With its title, Coming of Age: The Sexual Awakening of Margaret Mead, being a spin-off of Margaret Mead’s own ethnographic study of the South Sea Islanders Coming of Age in Samoa: A Psychological Study of Primitive Youth for Western Civilisation, this biography of the burgeoning of the renowned anthropologist, Margaret Mead, is a lively account of her mid-twenties, stretching from her college days to her evolvement as a scientist who came to have extensive experience, both in her academic sphere and in the field. While the central focus of the current work is, most overtly, Mead’s bisexuality, and the impact that it had on the start of her career, overall the ambit of the book is far broader, dealing with her family and social connections, as well as being redolent of the intellectual ethos of the day.
Being in at the start of the development of the relatively new science of social anthropology, Mead’s development was fostered by such greats as “the Father of American Anthropology,” Franz Boas, and his protégé, Edward Sapir, who became an expert not only in the field of Anthropology, but who became internationally recognized as one of the leading lights within the discipline of Linguistics. Mead’s personal contact with such greats led to her being inspired to forge ahead in an area of activity that had seen, as yet, relatively few women assume the helm, and to venture abroad to tropical realms that led her to become an outstanding role model for future generations. Her uniqueness as an ethnographer was partly due to her resistance of the conventional, which manifested in her strength and determination to overcome the suppressive mores of the time, and in her embodiment of the new freedoms for which women were fighting in the decade following on the Great War, during which many had first sensed their potential beyond the home front.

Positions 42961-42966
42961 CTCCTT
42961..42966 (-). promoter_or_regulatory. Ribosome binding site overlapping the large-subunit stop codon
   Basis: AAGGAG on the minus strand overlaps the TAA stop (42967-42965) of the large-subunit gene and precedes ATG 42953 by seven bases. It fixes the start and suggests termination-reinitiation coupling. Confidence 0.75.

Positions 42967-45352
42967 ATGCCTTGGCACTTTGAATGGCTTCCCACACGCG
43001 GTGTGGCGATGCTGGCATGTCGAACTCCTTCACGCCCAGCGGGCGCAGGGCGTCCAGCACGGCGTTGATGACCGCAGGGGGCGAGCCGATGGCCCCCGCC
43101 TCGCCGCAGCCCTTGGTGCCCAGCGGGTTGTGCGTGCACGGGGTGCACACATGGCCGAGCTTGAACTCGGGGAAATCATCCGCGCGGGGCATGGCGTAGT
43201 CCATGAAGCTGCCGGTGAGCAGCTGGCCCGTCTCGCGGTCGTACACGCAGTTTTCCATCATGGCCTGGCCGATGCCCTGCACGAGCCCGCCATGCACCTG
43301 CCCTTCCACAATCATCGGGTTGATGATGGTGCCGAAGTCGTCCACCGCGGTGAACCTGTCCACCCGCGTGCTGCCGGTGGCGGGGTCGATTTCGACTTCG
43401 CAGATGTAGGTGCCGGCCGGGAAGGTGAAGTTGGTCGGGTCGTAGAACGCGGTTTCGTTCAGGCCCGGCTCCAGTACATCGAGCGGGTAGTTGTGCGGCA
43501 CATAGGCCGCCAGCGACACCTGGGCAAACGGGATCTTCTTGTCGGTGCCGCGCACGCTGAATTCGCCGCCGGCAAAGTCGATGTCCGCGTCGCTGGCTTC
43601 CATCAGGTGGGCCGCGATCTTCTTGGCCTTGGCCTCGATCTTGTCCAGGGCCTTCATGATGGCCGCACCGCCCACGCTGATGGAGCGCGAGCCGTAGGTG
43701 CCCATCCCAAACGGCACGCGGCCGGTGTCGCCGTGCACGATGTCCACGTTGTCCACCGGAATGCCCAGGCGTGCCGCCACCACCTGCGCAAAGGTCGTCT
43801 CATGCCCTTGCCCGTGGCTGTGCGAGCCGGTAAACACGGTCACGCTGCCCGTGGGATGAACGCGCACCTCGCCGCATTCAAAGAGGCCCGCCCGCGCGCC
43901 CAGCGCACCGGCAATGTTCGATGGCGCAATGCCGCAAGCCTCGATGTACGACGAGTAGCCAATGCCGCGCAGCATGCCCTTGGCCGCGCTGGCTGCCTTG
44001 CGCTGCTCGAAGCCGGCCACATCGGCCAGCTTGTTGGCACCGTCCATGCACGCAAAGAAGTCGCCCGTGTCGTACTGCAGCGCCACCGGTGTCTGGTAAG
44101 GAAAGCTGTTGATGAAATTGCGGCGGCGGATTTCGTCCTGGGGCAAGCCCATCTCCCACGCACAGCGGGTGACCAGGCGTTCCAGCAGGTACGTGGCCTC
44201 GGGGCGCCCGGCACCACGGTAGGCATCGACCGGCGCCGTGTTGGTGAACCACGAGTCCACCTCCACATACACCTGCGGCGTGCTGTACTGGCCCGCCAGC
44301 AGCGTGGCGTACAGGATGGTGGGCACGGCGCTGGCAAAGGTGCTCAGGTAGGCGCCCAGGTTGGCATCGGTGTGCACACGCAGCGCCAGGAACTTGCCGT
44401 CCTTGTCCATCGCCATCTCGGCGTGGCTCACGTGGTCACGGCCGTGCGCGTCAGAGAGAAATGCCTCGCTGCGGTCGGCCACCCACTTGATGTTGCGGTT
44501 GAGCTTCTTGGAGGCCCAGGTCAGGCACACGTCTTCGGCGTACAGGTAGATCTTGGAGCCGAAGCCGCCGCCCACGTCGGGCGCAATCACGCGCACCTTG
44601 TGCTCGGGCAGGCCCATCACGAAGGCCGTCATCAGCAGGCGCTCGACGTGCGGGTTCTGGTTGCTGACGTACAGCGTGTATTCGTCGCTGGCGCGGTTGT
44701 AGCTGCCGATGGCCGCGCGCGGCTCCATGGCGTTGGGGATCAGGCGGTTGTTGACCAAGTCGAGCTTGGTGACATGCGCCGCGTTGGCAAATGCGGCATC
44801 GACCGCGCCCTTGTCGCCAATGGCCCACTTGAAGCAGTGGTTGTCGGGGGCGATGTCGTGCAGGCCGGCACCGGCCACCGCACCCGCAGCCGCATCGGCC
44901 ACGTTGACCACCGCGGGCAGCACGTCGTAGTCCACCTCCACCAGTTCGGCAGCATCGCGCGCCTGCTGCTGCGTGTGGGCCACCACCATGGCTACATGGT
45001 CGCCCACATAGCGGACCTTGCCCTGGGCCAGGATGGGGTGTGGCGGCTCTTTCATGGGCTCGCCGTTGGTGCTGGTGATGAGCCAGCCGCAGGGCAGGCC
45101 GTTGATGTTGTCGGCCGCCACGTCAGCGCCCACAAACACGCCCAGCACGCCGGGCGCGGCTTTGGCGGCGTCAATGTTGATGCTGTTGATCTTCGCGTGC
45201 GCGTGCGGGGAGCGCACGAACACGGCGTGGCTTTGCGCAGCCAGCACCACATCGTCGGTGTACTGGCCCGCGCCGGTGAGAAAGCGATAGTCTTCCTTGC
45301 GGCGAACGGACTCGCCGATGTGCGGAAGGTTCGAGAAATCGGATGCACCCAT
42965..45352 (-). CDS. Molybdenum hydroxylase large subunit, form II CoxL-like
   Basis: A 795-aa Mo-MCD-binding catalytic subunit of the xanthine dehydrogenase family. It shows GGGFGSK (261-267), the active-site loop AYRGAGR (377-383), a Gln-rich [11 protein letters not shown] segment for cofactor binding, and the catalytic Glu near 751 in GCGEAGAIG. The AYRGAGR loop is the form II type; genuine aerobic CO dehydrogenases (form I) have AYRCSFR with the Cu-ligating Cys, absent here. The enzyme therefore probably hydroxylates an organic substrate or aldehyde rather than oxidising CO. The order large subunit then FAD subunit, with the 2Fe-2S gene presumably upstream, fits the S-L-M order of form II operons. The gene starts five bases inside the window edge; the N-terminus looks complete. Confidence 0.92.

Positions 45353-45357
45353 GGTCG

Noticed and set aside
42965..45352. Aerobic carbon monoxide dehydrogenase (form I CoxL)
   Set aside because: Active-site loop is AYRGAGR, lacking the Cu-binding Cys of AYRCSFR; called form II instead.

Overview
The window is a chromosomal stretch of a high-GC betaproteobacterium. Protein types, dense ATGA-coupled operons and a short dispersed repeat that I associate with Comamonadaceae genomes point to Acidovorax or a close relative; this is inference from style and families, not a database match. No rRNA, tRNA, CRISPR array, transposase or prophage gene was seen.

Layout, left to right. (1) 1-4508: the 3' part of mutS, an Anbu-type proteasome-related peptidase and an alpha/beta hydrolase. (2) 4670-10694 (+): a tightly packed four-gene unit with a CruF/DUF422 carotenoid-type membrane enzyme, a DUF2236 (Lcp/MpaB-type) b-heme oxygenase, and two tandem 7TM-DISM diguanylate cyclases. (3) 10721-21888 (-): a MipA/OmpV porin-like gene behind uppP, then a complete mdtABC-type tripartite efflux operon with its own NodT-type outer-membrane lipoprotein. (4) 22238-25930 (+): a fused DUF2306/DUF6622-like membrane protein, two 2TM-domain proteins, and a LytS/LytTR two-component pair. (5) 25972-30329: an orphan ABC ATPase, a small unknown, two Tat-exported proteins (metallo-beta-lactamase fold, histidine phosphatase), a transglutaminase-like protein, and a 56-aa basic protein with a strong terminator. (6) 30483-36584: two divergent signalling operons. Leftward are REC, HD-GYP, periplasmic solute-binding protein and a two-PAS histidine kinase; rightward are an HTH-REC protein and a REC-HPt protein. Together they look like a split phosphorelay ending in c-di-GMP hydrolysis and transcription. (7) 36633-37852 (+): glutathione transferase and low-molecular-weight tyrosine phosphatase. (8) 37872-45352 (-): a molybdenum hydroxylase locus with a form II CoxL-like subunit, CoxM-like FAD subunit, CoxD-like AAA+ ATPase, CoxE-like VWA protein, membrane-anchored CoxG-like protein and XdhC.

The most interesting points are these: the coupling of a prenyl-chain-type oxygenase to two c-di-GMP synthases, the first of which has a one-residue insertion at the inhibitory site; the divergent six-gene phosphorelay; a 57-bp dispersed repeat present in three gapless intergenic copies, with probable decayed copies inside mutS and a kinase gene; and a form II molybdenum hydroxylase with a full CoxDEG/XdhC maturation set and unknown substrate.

Mead’s friendship with her Columbia University mentor, Ruth Benedict, with whom she had an intense and lasting relationship, is described in detail, and in terms of its many fluctuations at this period in their lives. Their rivalry for Sapir’s attentions, with all its many ramifications, is explored in full, so that one gains a lasting impression of both the emotional and the sexual pressures that were exerted on all three at the time. If one ever thought of intellectuals as being isolated beings, hidebound within their ivory towers, and above the vagaries of human passion, this work compels one to think again.
Coming of Age: The Sexual Awakening of Margaret Mead has an immediacy that could only have been achieved through the re-enactment of intimate scenes revealed to Deborah Blum through the copious volume of letters left behind by the conscientious and thorough researcher herself, and which are now in the possession of the U.S. Library of Congress. Blum captures the vast array of emotions expressed in the correspondence, whether written by, or to, Mead in an engaging and insightful way, with much of the text consisting of conversations held between the various protagonists that people these pages.
Especially for youngsters who are keen on setting out on an academic career, but who fear the closeted nature of such an existence, Coming of Age: The Sexual Awakening of Margaret Mead should give them the courage to rethink their misconceptions of a life set apart from the passions of average (wo)man. As elevated in mind as such an approach to life might be, the physical and spiritual yearnings embodied by especially youthful intellectuals are no less traumatic and enervating to those experiencing such growing pains as are those felt by the average young person in the street.